So, the situation remains bullish for the main stock indices, and it will continue to be bullish as long as stocks are above their long-term support line marked on the first chart featured in this essay. But what does it mean for gold and silver Investors? Please read the description below the following table for more details.
This week’s Correlation Matrix shows that short-term coefficients for gold and the general stock market are similar to those seen for silver and mining stocks (the description is visible above). In other words, bullish news for stocks is bullish for gold, silver and mining stocks as well.
The 30-day column shows that correlations with the USD are mixed. There appears to be a tendency for reversal back to the long-term tendencies – that is the correlations being negative. In other words, it seems that the precious metals sector will once again trade again rise along with dollar's decline.
A local top in the USD Index will likely influence gold, silver and mining stocks in a positive manner. The local bottom seen for metals will likely be followed by a rally. Overall the Correlation Matrix confirms points made earlier in this update and suggest that caution is necessary when the short-term is concerned.
Summing up, the general stock market at this point appears to still be bullish. Currently we are seeing a correction of the breakout above the long-term declining resistance line. It is not clear at this time whether this correction has completed. Strong support level, have not been reached, but they may not need to be reached as the move below the previous high has not been verified.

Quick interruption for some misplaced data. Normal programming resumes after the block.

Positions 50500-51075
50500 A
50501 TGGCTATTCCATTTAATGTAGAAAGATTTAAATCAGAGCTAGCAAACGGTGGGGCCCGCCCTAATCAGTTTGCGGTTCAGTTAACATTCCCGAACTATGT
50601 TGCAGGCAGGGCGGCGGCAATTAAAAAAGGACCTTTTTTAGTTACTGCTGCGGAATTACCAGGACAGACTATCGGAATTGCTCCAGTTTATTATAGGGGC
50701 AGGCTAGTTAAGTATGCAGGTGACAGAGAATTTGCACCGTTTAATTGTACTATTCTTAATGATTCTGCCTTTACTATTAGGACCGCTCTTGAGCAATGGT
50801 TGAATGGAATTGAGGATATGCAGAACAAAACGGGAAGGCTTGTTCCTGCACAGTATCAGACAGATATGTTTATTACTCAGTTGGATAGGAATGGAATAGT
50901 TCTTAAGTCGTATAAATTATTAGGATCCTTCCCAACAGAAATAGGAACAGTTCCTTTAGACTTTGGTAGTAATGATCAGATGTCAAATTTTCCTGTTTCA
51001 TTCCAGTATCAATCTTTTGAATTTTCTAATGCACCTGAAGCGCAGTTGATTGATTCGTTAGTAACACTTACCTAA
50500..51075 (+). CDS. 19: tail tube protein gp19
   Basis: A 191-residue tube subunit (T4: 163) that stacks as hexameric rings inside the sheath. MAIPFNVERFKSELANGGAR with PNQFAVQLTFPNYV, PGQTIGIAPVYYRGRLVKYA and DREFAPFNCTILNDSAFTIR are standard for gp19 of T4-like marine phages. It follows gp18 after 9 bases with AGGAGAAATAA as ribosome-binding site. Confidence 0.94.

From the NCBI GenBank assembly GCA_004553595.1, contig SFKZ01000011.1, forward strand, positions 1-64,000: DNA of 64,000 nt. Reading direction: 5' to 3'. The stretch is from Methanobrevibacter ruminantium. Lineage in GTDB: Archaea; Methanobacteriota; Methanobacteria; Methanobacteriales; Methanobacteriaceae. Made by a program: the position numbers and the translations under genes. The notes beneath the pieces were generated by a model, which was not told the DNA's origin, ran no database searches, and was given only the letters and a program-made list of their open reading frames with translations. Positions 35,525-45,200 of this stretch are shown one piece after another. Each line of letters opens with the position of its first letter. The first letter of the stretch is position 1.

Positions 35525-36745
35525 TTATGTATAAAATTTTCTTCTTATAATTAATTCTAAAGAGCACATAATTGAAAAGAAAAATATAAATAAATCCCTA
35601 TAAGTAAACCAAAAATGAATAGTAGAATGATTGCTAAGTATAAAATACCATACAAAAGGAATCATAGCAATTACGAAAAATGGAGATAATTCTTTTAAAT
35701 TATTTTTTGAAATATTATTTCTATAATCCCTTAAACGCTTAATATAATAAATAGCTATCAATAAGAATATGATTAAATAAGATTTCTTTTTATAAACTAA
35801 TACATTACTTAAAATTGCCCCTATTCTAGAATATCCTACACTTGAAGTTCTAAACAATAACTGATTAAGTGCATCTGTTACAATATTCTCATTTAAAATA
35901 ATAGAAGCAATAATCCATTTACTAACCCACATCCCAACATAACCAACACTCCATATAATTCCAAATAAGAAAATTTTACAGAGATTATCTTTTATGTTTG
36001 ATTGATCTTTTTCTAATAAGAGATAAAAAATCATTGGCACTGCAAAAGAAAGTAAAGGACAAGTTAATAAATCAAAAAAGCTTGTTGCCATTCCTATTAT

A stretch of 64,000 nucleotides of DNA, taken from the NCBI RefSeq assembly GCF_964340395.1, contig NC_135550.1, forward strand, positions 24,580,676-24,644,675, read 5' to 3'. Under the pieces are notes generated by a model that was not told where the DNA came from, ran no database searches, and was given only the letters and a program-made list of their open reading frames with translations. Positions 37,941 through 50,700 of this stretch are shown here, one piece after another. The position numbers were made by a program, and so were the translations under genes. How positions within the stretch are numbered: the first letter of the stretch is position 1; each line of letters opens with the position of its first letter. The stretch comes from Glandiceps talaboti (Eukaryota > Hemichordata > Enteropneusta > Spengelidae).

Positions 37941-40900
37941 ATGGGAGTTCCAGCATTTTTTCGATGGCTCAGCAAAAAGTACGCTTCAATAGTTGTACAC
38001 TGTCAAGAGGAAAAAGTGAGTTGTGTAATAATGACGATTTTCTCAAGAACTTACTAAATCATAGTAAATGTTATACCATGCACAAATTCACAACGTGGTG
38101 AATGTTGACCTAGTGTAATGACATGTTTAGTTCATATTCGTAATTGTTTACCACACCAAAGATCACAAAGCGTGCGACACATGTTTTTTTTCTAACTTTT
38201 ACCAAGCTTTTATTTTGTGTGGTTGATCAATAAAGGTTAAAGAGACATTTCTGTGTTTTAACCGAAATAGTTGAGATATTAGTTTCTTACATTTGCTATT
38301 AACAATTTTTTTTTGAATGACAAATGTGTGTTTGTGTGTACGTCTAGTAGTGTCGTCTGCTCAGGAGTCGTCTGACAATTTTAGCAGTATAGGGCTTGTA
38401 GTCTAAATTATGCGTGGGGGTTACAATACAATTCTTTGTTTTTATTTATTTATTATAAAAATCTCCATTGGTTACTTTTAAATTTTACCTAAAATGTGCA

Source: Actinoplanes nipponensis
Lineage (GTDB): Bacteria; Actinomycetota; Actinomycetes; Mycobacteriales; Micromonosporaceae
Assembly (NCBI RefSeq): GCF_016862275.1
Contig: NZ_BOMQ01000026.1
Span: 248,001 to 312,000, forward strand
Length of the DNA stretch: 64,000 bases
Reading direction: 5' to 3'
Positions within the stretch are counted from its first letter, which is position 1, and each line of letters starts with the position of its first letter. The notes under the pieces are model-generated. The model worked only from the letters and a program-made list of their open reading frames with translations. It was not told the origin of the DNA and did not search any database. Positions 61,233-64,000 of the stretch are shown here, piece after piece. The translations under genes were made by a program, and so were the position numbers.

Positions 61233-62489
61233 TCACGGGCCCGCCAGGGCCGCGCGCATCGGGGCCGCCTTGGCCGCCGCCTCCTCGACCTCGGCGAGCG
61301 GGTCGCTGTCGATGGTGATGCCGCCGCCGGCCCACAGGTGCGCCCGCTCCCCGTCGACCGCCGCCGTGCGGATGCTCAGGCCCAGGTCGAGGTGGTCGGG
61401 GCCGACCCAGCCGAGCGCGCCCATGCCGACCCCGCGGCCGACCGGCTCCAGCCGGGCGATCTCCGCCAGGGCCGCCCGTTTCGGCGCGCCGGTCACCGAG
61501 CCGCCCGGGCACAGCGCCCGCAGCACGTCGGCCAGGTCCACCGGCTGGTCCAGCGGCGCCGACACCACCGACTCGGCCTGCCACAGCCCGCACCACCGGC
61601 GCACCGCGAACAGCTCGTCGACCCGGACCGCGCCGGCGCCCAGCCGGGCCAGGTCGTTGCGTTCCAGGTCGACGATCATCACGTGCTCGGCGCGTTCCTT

The implications for precious metals are similar but it is important to note that any declines seen should not be of major concern for long-term investors as long as stocks don't break below their long-term support line. While we have suggested selling a part of the long-term precious metals investments to our Subscribers on Nov 9th, when gold topped, we believe that this capital should be already employed once again and long-term holdings should be repurchased (in fact we suggested doing so on Nov 16th, after gold had moved almost $100 lower). As far as details of this consolidation are concerned (targets), we will leave them to our Subscribers.
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Thank you for reading. Have a great weekend and profitable week!
Europe’s fiscal troubles are growing with the luck of the Irish running out, the Fed’s on the defensive and there is no international political will to cooperate to rectify trade and currency imbalances. All those things are good for gold. What else is good for gold? New figures of gold consumption from India show gold demand in India has increased at an average rate of 13% per year, outpacing the country’s real GDP, inflation and population growth.
With 7 gold charts, we might have called this week's report the Golden Update, instead of a Premium one. All of this ensures that the situation is analyzed thoroughly, and you are up-to-date with the most probable scenario for the following days/weeks. Naturally, we provide also 3 silver and 3 mining stocks charts, which are accompanied this week by additional charts related to the USD and Euro Indices (2 charts) and stocks (3 charts) as well as our improved correlation matrix. Moreover, we include and comment on one of our unique indicators, which has just flashed a signal.
As the influence of the Fed’s QE2 move continues to impact world markets and new countries surface with crisis situations, we continue to see more surprises and opportunities for wise Investors and Traders to profit if positioned properly. Once again, we will continue to sort it all out for our Subscribers. We encourage you to Subscribe to the Premium Service today and read the full version of this week's analysis right away.